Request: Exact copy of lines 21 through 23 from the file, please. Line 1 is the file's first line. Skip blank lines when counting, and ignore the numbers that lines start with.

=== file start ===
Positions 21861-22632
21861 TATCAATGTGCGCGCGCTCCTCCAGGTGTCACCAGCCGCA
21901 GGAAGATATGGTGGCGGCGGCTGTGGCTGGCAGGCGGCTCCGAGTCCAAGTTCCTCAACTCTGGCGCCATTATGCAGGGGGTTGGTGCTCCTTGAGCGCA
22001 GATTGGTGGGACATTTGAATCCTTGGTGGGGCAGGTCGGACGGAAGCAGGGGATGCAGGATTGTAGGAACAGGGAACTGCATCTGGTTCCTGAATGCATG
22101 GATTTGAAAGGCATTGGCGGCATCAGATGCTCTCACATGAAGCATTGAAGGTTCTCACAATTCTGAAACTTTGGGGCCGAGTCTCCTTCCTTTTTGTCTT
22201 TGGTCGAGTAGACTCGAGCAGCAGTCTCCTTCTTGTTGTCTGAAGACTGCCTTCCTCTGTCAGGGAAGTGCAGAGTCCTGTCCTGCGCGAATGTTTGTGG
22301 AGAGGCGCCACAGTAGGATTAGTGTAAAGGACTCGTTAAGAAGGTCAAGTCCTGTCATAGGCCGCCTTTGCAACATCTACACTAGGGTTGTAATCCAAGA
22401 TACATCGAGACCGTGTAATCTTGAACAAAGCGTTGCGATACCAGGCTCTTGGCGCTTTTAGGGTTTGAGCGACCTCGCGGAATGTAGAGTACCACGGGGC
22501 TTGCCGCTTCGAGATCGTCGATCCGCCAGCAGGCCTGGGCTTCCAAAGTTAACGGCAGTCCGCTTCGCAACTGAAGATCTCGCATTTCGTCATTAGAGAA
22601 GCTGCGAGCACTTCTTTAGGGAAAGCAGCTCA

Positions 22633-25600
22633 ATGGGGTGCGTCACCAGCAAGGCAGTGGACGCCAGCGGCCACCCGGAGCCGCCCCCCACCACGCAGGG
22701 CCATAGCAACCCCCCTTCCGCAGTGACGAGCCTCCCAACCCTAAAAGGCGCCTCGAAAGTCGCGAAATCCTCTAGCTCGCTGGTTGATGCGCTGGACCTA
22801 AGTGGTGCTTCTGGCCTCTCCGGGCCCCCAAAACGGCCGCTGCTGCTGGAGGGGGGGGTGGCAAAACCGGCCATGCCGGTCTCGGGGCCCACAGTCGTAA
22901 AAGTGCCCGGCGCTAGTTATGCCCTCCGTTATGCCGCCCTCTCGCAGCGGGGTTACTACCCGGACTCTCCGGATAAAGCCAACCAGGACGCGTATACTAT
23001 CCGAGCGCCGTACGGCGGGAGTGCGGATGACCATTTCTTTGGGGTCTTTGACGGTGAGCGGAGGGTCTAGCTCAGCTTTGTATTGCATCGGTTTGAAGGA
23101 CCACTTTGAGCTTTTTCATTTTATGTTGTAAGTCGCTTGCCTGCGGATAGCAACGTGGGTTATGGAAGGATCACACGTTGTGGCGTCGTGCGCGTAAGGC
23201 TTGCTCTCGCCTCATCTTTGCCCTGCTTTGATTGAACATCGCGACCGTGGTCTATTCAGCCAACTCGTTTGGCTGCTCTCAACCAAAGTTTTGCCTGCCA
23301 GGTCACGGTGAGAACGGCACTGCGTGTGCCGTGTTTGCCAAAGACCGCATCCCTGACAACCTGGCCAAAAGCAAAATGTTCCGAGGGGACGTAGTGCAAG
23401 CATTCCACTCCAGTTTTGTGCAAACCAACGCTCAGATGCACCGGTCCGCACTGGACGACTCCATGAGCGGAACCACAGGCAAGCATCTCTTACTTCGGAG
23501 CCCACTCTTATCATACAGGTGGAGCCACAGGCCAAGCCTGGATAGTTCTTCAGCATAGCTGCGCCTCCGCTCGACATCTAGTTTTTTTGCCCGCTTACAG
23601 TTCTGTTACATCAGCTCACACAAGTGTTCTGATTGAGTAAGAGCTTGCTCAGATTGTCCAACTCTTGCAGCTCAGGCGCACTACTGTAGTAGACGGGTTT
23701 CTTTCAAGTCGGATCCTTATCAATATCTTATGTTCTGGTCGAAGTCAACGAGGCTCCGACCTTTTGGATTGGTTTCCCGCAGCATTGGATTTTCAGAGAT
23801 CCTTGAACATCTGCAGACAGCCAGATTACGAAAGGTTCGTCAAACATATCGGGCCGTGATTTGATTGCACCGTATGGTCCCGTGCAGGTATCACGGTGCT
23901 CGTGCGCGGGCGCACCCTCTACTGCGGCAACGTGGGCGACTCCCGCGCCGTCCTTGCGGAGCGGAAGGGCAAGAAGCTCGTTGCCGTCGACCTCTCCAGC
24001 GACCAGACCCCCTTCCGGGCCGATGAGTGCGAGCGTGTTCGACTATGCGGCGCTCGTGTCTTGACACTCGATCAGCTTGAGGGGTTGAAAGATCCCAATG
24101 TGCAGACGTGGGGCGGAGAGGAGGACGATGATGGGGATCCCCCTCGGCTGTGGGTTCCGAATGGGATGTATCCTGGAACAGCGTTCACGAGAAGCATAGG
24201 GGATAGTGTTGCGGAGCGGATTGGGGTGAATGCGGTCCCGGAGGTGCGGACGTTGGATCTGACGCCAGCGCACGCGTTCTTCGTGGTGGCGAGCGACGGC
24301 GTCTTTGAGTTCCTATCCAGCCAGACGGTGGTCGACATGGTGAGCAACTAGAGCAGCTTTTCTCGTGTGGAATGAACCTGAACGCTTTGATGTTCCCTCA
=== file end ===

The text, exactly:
23501 CCCACTCTTATCATACAGGTGGAGCCACAGGCCAAGCCTGGATAGTTCTTCAGCATAGCTGCGCCTCCGCTCGACATCTAGTTTTTTTGCCCGCTTACAG
23601 TTCTGTTACATCAGCTCACACAAGTGTTCTGATTGAGTAAGAGCTTGCTCAGATTGTCCAACTCTTGCAGCTCAGGCGCACTACTGTAGTAGACGGGTTT
23701 CTTTCAAGTCGGATCCTTATCAATATCTTATGTTCTGGTCGAAGTCAACGAGGCTCCGACCTTTTGGATTGGTTTCCCGCAGCATTGGATTTTCAGAGAT